In November, we told you about Mozilla’s updated Data Privacy Principles, which inform how we build products, manage user data, and select and interact with partners. Today, Mozilla’s Content Services team is announcing its latest innovation in Web advertising – Suggested Tiles. This product demonstrates how we put those principles into action.
Suggested Tiles promotes specific content on our new tab page – this may be Mozilla content (such as our campaigns on policy issues), publisher content, or advertising. Relevance of the content to the user is based on the user’s interests. We define interest categories as a set of URLs that are related to the category. When one of those URLs appears in the user’s list of most frequently visited sites, we show the content. You can read more about this at our Advancing Content blog.
With Suggested Tiles, we’ve worked hard to deliver relevant content and advertisements to our users while respecting their privacy. We’ve pushed the logic down to the Firefox Browser, so we don’t collect information about our users to decide which advertisement to show. We provide easy to understand controls that allow users to turn off Suggested Tiles. And when the user does see or click an advertisement on the new tab page, we limit what data we collect about how the user interacts with the product.
The data could still allow us to learn something about the user’s history that we did not know before. To address this, we’ve taken a number of additional steps.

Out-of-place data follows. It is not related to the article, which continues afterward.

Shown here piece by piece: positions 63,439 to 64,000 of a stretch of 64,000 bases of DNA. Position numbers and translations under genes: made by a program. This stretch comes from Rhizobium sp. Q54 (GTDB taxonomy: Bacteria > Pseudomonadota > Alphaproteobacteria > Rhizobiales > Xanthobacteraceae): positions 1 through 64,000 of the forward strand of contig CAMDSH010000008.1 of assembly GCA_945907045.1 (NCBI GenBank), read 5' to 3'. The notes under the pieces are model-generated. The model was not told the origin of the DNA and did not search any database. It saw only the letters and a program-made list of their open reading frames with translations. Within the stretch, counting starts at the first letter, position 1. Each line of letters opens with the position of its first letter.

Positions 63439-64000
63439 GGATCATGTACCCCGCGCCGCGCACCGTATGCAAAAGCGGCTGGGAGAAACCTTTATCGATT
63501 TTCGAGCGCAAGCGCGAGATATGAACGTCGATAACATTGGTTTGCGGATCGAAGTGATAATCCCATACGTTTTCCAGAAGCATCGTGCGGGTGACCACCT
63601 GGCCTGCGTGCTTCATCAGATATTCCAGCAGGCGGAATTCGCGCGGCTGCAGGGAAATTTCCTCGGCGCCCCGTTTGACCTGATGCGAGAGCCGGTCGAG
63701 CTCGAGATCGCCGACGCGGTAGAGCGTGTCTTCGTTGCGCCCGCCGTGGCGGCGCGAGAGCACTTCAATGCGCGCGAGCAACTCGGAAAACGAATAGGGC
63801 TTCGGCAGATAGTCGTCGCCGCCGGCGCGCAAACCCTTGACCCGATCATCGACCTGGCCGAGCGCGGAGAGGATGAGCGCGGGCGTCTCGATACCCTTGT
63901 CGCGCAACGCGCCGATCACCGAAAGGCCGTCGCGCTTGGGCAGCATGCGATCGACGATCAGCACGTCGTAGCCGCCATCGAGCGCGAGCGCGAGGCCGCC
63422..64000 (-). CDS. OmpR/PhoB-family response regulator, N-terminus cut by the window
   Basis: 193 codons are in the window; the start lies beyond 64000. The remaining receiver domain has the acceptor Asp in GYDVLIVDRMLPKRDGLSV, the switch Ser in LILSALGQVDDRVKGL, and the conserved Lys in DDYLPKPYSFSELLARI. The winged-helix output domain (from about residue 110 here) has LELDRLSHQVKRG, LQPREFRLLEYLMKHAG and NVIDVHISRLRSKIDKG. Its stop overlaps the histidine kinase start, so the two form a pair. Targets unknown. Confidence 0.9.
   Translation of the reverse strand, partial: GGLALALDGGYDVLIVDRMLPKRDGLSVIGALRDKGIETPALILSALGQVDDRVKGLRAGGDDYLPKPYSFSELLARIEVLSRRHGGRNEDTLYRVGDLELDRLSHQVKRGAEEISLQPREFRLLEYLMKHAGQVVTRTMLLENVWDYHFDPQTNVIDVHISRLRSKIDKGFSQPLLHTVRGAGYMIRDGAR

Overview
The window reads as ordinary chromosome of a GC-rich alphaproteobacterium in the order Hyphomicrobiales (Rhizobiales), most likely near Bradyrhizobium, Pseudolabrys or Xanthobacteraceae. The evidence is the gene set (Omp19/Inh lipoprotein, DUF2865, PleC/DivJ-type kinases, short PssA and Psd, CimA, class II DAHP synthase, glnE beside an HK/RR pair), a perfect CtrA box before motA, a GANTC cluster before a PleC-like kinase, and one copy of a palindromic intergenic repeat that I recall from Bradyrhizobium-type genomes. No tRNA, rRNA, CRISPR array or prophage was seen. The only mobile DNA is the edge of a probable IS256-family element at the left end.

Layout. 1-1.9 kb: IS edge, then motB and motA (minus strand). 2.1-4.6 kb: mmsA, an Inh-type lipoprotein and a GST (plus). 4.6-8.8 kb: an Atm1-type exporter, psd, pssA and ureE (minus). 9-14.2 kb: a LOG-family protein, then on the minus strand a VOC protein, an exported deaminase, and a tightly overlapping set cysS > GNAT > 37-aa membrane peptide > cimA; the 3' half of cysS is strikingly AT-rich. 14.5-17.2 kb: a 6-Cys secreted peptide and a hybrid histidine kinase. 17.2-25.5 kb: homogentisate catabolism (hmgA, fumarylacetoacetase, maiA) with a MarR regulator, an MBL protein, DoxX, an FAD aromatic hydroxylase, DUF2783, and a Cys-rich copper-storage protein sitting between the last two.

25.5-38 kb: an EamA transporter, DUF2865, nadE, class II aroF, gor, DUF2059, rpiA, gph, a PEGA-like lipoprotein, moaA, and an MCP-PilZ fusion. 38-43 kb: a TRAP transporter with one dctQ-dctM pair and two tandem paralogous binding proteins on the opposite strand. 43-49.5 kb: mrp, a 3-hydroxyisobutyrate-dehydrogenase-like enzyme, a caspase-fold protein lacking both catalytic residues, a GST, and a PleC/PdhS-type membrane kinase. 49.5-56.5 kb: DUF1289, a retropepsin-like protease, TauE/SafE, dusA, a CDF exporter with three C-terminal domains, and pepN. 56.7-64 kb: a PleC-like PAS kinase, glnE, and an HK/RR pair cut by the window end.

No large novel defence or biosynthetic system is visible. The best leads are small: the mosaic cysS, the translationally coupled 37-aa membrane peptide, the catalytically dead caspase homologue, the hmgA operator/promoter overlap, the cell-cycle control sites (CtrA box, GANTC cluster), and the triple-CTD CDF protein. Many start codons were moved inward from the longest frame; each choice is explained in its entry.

First, we put a system of rules in place to limit what Mozilla or our partners can infer about our users based on Tiles data. Each interest category must have a minimum of 5 URLs. We will attempt to construct interest categories such that no single URL is significantly more likely to appear in a user’s browsing history than any other URL in the category. Suggested Tiles also cannot be triggered based on combinations of URLs in the interest category. These rules allows us to balance privacy against contextual relevance, ensuring we can deliver useful content while obscuring the user’s browsing behavior.
Second, we’ve created a process to limit any conflicts of interests when we choose what URLs to include in a category. While our Tiles partners can suggest URLs to include, it’s the Content Services team that actually defines the interest categories. We’ve designated a separate role on the team, who isn’t involved in creating the interest categories, to approve the final categories. We will also make our interest categories publicly available, specifying the label of the bucket and the collection of URLs specified against it. You can currently see the interest categories we’ve created in our source code here.
And third, we’ve established several other safeguards. We discard IP addresses within 7 days of collection and collect no other unique IDs associated with Tiles. As we scale, we are only including one Suggested Tile per new tab page, which prevents impression data from providing a more complete portrait of the user’s history. And we only share reports containing aggregate impression and click data – number of impressions, clicks, etc. – with partners. No individual data will be provided to our advertising clients.
We put Mozilla’s five data privacy principles to work in Suggested Tiles. As we continue to innovate in this space, finding new ways to deliver relevant content, we will continue to put users at the center of our decisions by limiting what data we collect, providing transparency and user control, and using security practices that earn the trust of our users.